af·firm·a·tive ac·tion

/əˈfɜr·mə·t̬ɪv ˈæk·ʃən/

cont'd

 

 

 

A Little History of Affirmative Action:

 

The Fourteenth Amendment very clearly prohibits discrimination based on the color of someone’s skin: “No state shall make or enforce any law which shall abridge the privileges or immunities of citizens of the United States; nor shall any state deprive any person of life, liberty, or property, without due process of law; nor deny to any person within its jurisdiction the equal protection of the laws.”

But, in the early 1960’s, America had a major problem:  Because Black Americans were excluded from government protections for decades, severe inequality was massive between the White and Black communities....to the point that the racial imbalance in colleges and universities was nearly impossible to rectify without outside intervention.​

The term “affirmative action” first appeared in 1961, when President John F. Kennedy signed Executive Order 10925.  The order said, in part: “In connection with the performance of work under this contract, the contractor agrees as follows: The contractor will not discriminate against any employee or applicant for employment because of race, creed, color, or national origin.  The contractor will take affirmative action to ensure that applicants are employed, and that employees are treated during employment, without regard to their race, creed, color, or national origin.” 

This was followed by Executive Order 11246, signed by President Lyndon B. Johnson in 1965, which “prohibited discrimination in employment because of race, creed, color, or national origin, and to promote the full realization of equal employment opportunity through a positive, continuing program in each (federal) executive department and agency.”

Thirteen years later, the first affirmative action case was heard by the United States Supreme Court.  In Regents of the University of California v. Bakke, the Court ruled that, although racial quotas supported by government entities violate the Civil Rights Act of 1964, the use of race was acceptable as one of many admission criteria.    

​In 2003, in the case of Grutter v. Bollinger, the Supreme Court upheld the affirmative action admissions policy of the University of Michigan Law School.  At the time, the school used race as a factor in the admissions process because they believed race served as a “compelling interest in achieving diversity among its student body” (the petitioner was a White student who was denied admission to the school).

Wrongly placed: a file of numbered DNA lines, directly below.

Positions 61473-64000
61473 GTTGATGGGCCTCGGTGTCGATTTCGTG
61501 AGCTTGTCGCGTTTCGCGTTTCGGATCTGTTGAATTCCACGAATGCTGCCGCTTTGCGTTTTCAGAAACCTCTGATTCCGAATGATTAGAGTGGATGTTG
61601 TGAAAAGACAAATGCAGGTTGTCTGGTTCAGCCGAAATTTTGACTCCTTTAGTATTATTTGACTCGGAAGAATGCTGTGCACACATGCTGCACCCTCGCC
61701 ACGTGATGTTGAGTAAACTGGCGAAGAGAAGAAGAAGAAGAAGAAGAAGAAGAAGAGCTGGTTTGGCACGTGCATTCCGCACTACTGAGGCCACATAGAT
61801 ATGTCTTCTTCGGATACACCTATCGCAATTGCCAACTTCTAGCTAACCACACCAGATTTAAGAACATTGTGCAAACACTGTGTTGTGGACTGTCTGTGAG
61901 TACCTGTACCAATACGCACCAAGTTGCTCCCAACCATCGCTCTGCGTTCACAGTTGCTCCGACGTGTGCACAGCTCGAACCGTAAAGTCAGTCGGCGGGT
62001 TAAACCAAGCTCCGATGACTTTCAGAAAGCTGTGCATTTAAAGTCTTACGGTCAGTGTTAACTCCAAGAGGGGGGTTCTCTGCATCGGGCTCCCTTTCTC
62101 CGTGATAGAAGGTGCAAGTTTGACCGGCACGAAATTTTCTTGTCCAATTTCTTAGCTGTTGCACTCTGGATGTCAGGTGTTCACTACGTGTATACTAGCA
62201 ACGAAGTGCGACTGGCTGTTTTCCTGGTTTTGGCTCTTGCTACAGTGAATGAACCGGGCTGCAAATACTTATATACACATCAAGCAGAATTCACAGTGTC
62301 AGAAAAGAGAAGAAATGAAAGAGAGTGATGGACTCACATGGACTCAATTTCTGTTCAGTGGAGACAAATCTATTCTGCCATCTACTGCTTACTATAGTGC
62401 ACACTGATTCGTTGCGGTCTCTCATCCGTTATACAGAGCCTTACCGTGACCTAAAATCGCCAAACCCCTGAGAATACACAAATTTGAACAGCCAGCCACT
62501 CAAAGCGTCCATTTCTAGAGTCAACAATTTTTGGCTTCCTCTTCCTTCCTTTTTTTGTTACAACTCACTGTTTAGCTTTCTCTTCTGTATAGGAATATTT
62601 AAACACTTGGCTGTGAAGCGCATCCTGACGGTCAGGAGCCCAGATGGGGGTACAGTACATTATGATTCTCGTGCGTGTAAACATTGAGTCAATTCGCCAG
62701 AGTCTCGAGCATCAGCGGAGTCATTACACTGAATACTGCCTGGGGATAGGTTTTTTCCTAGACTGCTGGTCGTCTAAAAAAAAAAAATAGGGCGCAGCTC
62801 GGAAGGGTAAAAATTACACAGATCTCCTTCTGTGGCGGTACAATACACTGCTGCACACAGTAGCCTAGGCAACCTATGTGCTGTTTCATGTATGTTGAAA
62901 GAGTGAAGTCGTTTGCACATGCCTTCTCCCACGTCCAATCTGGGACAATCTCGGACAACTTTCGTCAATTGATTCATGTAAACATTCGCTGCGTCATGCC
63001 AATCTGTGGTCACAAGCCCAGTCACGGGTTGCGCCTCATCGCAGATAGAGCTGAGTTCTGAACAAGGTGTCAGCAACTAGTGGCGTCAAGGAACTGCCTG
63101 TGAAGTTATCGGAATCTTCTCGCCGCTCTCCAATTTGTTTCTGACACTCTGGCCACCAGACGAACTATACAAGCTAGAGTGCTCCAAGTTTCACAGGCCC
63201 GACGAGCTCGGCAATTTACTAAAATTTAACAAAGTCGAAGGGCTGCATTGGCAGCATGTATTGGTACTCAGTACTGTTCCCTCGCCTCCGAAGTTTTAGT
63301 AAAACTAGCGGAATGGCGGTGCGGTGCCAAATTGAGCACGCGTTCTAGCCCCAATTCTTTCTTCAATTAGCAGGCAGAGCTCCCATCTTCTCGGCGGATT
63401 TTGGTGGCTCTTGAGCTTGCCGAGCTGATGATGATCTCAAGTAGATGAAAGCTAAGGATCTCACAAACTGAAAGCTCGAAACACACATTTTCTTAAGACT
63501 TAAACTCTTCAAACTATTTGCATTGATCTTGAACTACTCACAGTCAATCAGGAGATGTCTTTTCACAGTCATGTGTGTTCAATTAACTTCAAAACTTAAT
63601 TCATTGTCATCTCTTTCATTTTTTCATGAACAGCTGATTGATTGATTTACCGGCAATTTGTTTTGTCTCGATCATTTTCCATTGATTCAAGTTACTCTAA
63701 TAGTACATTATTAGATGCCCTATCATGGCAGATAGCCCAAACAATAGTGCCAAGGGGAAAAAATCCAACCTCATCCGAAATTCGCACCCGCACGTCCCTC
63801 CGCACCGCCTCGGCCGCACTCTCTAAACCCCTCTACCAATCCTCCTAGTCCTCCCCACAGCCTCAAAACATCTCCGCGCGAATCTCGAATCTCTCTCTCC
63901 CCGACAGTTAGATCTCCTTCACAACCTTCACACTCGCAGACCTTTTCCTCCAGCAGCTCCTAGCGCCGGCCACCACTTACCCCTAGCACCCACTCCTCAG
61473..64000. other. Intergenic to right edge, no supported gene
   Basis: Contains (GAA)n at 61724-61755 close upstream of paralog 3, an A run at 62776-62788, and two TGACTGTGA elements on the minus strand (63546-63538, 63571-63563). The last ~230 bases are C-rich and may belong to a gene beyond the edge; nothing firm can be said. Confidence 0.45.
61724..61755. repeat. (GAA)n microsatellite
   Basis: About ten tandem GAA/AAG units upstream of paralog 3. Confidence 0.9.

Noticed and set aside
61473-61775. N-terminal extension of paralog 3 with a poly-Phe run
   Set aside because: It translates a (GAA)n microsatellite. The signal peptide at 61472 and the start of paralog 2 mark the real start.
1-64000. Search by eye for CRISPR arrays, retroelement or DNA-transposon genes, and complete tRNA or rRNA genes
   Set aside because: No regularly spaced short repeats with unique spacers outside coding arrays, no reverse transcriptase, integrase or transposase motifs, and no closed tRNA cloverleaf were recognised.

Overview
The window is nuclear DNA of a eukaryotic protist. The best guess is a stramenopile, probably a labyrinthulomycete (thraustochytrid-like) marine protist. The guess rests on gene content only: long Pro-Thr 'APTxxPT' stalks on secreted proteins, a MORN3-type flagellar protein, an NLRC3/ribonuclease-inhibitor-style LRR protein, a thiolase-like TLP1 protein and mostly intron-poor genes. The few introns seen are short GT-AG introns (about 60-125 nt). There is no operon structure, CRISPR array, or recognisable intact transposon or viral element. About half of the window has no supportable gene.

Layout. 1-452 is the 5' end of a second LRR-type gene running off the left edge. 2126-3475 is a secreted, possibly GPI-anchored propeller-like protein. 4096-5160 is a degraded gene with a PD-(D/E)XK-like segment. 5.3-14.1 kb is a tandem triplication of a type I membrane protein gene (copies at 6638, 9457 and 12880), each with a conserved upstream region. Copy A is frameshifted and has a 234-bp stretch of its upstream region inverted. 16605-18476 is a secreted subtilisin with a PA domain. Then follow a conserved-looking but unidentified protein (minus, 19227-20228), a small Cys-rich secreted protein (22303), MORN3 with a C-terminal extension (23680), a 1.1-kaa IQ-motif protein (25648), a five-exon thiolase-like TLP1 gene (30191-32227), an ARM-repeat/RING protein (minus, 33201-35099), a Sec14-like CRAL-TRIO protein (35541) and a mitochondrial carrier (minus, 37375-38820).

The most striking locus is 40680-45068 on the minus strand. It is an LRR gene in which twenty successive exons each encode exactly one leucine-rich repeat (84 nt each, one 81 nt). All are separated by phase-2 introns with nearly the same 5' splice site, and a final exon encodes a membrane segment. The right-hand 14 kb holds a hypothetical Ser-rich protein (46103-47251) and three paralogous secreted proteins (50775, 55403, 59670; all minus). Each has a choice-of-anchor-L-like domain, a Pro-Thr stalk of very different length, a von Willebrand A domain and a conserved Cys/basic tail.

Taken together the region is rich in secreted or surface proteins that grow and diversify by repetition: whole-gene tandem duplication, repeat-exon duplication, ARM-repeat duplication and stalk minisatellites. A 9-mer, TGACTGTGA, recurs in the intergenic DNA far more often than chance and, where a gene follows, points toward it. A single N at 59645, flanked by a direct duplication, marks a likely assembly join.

The Court decided that “in the context of its individualized inquiry into the possible diversity contributions of all applicants, the Law School’s race-conscious admissions program does not unduly harm non-minority applicants.”  In this case, the Court found that, because the school looked at many other factors regarding each applicant, their admissions process did not violate the Court’s decision in Regents of the University of California v. Bakke. 

​In Gratz v. Bollinger, which was decided the same day and involved the same university, the Court ruled that the point system used by the university to determine admissions did not meet the standards of strict scrutiny (in this case, minority students automatically received 20 points in a 100-point system).

 

Then the Supreme Court started to evolve:

 

In 2007, the Court ruled on two cases — Meredith v. Jefferson County Board of Education and Parents Involved in Community Schools v. Seattle School District No. 1.  The Court decided that public school systems can’t seek to maintain integration through measures that consider a student’s race.  This is the case where Chief Justice John Roberts famously said, “The way to stop discrimination on the basis of race is to stop discriminating on the basis of race.”

Six years later, in the case of Fisher v. University of Texas, the Court found that the Equal Protection Clause of the Fourteenth Amendment does allow for the consideration of race in undergraduate admissions decisions, but that admission policies must be “precisely tailored to serve a compelling governmental interest.”  If a school fails to meet this standard, race may not be used as a factor for admission.